Dear Umbra,

Coming from a scientific background, I was under the assumption that water vapor was the worst — or you could say the best — at causing global warming. Do you believe this to be false, and if not, why is no one talking about it?

Erik Nash

Dearest Erik,

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I’ve decided to use your letter as a continuation of B’s from earlier this week.

Spouting off on global warming.

Photo: iStockphoto.

Water vapor is a powerful greenhouse gas. It is the dominant greenhouse gas in the atmosphere by mass and volume, but scientists don’t seem to agree on a quantification. It provides maybe 35 to 70 percent of the natural greenhouse effect, 80 percent of the greenhouse gases by mass. But these numbers can be misleading, because the way gases combine is an important component of the greenhouse effect; if water vapor accounts for, say, 55 percent of the effect, that doesn’t mean the rest of the gases make up 45 percent. If you are interested in more exactitude, check out this post on the RealClimate blog.

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From my understanding of others’ understanding, the reason “no one talks about it” — i.e., the reason we focus on carbon dioxide — is that we are not directly creating water vapor. We are loading the atmosphere with carbon, resulting in the many metaphors — adding an extra blanket to the atmosphere, overheating the well-managed greenhouse — and the techno-speak, “direct forcing.” We release the carbon by burning it, the carbon goes into the atmosphere, the atmosphere retains more of the sun’s radiation. That is a direct impact we have and should stop having.

Water vapor does offer us “climate feedback.” On the simplest level: as the atmosphere warms, it is able to, and will, hold more moisture. Moisture in the form of water vapor, which will be retained and itself make the atmosphere warmer, leading to higher water retention in the atmosphere, and on and on. Comprehending the properties of water vapor in the atmosphere begins to tire my little climate-obsessed head, because it is quite technical. If you (coming from a scientific background) wish to understand theories of how long this moisture feedback will continue, the scary factors by which it will increase projected global temperatures, and more, try that RealClimate link and the Intergovernmental Panel on Climate Change’s water vapor feedback page as starting points.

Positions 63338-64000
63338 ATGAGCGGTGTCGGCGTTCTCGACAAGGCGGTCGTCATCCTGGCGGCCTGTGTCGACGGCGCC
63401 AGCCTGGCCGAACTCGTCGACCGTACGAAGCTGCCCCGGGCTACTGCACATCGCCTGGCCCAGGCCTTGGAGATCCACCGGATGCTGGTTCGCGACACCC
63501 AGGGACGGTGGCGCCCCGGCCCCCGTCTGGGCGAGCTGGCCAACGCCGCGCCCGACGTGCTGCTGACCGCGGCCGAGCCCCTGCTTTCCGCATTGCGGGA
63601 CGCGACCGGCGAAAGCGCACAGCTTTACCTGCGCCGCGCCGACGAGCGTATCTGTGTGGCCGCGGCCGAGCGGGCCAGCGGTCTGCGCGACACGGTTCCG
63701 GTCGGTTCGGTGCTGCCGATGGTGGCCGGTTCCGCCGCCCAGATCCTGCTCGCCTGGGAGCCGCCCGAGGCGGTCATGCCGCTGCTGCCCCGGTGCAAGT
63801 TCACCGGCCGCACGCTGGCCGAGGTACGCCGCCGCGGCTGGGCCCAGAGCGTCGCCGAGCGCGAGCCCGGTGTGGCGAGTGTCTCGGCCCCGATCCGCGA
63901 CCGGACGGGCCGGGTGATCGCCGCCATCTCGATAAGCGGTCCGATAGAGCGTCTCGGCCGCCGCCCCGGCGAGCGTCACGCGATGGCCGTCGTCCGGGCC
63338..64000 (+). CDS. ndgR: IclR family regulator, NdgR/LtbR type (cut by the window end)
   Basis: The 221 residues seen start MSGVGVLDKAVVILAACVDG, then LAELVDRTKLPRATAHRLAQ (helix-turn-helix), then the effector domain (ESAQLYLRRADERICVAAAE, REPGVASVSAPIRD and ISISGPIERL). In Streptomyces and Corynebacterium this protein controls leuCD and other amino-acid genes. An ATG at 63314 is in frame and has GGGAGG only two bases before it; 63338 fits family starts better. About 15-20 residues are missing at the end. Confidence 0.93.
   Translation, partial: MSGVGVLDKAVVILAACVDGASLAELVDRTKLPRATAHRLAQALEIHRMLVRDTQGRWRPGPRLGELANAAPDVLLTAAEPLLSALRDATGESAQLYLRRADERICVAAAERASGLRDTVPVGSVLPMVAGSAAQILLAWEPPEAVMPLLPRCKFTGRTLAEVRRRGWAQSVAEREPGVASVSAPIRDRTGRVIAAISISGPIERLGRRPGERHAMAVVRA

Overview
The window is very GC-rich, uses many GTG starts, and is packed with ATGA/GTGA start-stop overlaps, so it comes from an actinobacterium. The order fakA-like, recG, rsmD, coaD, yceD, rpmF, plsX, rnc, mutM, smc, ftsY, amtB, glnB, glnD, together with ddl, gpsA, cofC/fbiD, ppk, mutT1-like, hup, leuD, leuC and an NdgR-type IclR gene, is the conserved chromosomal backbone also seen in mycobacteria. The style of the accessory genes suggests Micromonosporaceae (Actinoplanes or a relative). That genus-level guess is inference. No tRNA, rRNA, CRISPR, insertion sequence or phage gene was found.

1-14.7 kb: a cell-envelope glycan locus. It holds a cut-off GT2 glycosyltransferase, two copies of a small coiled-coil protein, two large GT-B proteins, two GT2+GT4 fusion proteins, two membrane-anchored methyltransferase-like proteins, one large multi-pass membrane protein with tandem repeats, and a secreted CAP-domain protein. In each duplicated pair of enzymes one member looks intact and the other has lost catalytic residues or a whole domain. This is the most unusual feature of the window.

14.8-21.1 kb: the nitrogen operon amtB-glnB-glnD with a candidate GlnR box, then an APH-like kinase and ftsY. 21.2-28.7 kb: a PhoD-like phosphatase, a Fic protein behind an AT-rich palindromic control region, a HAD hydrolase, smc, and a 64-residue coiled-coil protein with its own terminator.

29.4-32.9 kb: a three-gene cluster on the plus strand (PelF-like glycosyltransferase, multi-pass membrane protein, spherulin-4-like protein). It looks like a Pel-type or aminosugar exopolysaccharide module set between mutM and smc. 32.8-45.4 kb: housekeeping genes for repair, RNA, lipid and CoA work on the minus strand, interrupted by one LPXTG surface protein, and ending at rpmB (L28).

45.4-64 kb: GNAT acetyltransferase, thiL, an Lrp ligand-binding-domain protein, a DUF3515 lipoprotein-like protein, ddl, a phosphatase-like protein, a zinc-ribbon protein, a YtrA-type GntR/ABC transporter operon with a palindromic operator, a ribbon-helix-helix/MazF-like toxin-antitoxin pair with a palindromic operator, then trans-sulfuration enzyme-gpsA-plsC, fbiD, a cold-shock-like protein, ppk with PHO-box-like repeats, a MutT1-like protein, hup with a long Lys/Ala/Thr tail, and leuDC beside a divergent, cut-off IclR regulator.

Basically, our “take-home learning” (hee hee, I love these horrible corporate gerunds) is that increased water vapor will amplify anthropogenic carbon emissions. Water vapor is not “the best” at causing global warming, because it has a short life in the atmosphere. Also, we are causing global warming and we have found the easiest, best way to do so is to burn fossil fuels and deforest. No, we don’t need to worry about lids on pasta pots. We should, however, feel very sober about the avalanche of climate changes we are bringing upon ourselves.